Sept. 8, 2011
Time Lapse captured and produced by Corinne Calabro, ASU Media Relations
Story By Jeremy Hawkes
ASU Media Relations
TEMPE- There's little rest for those involved in the world of intercollegiate athletics and even less during the week leading up to a huge home game.
While everyone gets caught up in the pomp and circumstance of a Friday night game hosted on ESPN and featuring the institution's first-ever "Black Out" event - the position Arizona State University finds itself in as it faces off against Missouri this evening - the efforts of the many working behind the scenes to prepare for such a tilt might go unnoticed.
So the fans will pour into the stands tonight, weaving their way around the tables and tents set up around the stadium, heading through the seemingly endless array of barricades and turnstyles before finding their way to their seat and laying witness to the pristine field, game program in hand as they prepare for one of the biggest Sun Devil matchups in recent history. But chances are, few will take a moment to think of the preparation that goes into everything they are witnessing before the game starts.
Enter Pete Wozniak, ASU's longtime athletic facilities maintenance manager, Brian Johnson, ASU's longtime athletic grounds facilities manager and their staff of approximately ten to 15 workers on any particular week. It's safe to say that without the efforts of Wozniak, Johnson and their crew, the game day experience most fans go through wouldn't be near as pleasant.
Wozniak first got started as a student at Arizona State back in the late eighties. That's when he first found himself getting involved in intercollegiate athletics, wanting to "find a job in sports as a student." He started working on the facilities staff and the rest, as they say, is history. And Brian Johnson was right there along with them, and the two combine for over 50 years of experience in their field of work.
Now in his 26th year at Arizona State, Wozniak took his job in facilities fresh out of college and has been at it ever since. During the time, Wozniak has traveled the world, helping to set up everything from Super Bowls to international football games to a number of postseason bowl games. He has set up the grounds for baseball, softball, track and field and just about everything else you can imagine.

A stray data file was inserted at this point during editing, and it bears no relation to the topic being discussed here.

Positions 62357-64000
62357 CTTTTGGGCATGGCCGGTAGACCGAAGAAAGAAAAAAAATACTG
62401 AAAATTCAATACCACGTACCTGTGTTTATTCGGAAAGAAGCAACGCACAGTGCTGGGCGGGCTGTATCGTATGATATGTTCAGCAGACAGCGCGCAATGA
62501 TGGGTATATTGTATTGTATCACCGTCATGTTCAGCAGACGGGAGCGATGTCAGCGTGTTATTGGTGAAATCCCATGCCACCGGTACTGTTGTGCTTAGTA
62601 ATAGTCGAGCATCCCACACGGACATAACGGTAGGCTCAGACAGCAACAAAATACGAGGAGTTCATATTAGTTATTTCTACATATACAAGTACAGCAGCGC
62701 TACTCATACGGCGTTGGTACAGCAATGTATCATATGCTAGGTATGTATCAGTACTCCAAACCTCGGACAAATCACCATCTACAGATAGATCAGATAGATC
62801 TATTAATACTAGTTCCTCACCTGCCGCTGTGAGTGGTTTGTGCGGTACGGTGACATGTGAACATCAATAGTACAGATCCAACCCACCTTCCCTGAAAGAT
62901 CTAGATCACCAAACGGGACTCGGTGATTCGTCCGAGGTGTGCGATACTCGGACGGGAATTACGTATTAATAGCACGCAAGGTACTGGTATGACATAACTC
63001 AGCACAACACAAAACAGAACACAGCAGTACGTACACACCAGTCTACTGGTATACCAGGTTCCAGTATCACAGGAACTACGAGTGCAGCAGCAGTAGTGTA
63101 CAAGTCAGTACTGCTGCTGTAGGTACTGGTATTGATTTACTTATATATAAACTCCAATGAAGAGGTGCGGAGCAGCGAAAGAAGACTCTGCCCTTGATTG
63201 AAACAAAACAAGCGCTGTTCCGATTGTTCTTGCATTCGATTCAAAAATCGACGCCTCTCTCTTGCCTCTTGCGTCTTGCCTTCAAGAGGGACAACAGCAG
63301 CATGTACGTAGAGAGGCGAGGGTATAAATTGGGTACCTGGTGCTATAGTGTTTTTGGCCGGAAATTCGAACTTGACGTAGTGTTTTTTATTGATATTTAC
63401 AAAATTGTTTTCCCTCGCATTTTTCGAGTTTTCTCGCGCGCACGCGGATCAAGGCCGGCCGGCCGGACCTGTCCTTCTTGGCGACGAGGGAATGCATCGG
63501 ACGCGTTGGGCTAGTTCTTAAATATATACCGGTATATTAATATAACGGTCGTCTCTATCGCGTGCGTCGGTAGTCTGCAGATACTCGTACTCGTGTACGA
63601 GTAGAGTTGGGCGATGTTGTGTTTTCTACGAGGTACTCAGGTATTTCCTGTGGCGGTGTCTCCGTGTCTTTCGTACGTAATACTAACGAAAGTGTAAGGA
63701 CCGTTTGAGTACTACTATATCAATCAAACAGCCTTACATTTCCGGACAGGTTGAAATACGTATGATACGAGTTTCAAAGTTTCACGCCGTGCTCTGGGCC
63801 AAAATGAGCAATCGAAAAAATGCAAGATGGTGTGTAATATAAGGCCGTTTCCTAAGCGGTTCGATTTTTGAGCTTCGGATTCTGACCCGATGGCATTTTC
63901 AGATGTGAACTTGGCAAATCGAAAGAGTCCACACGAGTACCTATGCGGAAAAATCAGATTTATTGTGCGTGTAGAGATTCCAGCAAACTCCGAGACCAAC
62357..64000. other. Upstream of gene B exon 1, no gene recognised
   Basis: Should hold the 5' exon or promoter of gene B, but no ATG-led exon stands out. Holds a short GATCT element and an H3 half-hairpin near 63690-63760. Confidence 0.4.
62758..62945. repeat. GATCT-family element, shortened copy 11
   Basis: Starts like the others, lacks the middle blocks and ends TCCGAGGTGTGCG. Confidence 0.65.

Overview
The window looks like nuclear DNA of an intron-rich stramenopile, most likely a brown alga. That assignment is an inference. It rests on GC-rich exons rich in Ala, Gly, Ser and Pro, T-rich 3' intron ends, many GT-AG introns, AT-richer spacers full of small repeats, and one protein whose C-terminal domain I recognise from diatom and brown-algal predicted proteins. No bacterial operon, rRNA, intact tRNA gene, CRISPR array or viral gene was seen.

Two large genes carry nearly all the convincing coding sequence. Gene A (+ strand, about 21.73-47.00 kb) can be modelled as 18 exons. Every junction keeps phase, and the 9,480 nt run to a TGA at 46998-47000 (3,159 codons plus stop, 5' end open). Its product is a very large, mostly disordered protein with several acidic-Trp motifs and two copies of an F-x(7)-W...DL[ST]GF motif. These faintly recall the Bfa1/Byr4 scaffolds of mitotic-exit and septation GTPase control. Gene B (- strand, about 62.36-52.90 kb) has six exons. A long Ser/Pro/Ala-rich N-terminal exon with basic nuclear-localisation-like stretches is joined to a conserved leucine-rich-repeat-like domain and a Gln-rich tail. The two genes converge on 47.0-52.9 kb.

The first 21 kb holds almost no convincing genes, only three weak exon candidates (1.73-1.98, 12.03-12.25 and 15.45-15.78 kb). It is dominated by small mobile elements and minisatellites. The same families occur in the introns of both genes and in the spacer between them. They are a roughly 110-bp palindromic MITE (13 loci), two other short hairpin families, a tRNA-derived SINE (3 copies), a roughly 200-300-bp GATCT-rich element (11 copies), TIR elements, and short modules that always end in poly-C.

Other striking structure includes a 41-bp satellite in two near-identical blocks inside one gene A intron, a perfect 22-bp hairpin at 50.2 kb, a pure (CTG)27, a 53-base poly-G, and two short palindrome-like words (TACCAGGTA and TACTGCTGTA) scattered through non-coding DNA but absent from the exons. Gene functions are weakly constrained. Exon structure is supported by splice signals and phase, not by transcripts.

And despite all the work, the long hours in the sun and the general underappreciation someone in his position seems to get, Wozniak loves where he's at.
"Every day when we do our job, you see the results of it - every hour even." Wozniak said. "Everyone sees the painting on the field, and that's the awesome thing."
Prior to every home game, the facilities crew is out on the field, setting up the new canvas and getting ready to repaint it after the cleats and bodies of the student-athletes tore his work up mere hours after it was finished the week prior.
And while the field is a big part of his routine, it's all the little things that people rarely notice that Wozniak feels are underrated. While some work on getting the field in shape for the upcoming game, other members of his squad are spreading the game programs (nearly 25,000 in all) around the stadium, setting up the handicapped risers and making sure the barricades and turnstyles are in place. The little things that help the whole operation run smoothly are the things that go the furthest.
But the one thing fans will likely notice as they first enter the stadium on Friday is, in fact, that freshly painted field, looking clean and crisp as the home Sun Devils take to the pitch to battle the Tigers and this is where Johnson really steps in. The field prep doesn't even typically begin until the day before the game and doesn't usually finish with the paint dried and the field ready to be played on until mere hours before the teams step onto it for their pre-game drills.
"He works harder than anyone I've met in my life," said Phillip Schaefer on Johnson, who worked as a student on the facilities crew from 2003-07.
In those days or even hours before any scheduled matchup, Johnson sets up the canvas and makes sure the final product lives up to the expectations of those in the stadium on game night.
"Some places take two to three days to get done what we do in half a day," Wozniak says. "We're pretty efficient."
"Every game is a big game for us and we treat each one the same."
And much of that efficiency is owed to those who work under Wozniak in the same position he started in over a quarter of a century ago. The student workers, Wozniak says, are what keep the ship afloat and what keep him from losing his mind. Leading up to Friday night's game, Wozniak said that he had three full-time workers painting the field. The rest were students.
"We rely on the student staff and they are key for us," he said. "Without them, we're not getting it done."
So as you fill the stadium tomorrow and admire the work that's been done to get the field in playing shape, be sure to take a moment to think of the little guys that work behind the scenes to make sure your game day experience is one of the best. And don' t worry too much about those hardworking few slaving away in the heat either.
"Right now it's not always so great (because of the heat)," Wozniak says. "But come October and November, everyone's going to be jealous that we get to work outside."
Special thanks to contributors: Jeremy Hawkes, Jason Wise, Jamie Hines, Chakris Kussalanant, Kerry Howe, Steve Rodriguez, Maggie Emmons, Tom Story and Herbert Castillano.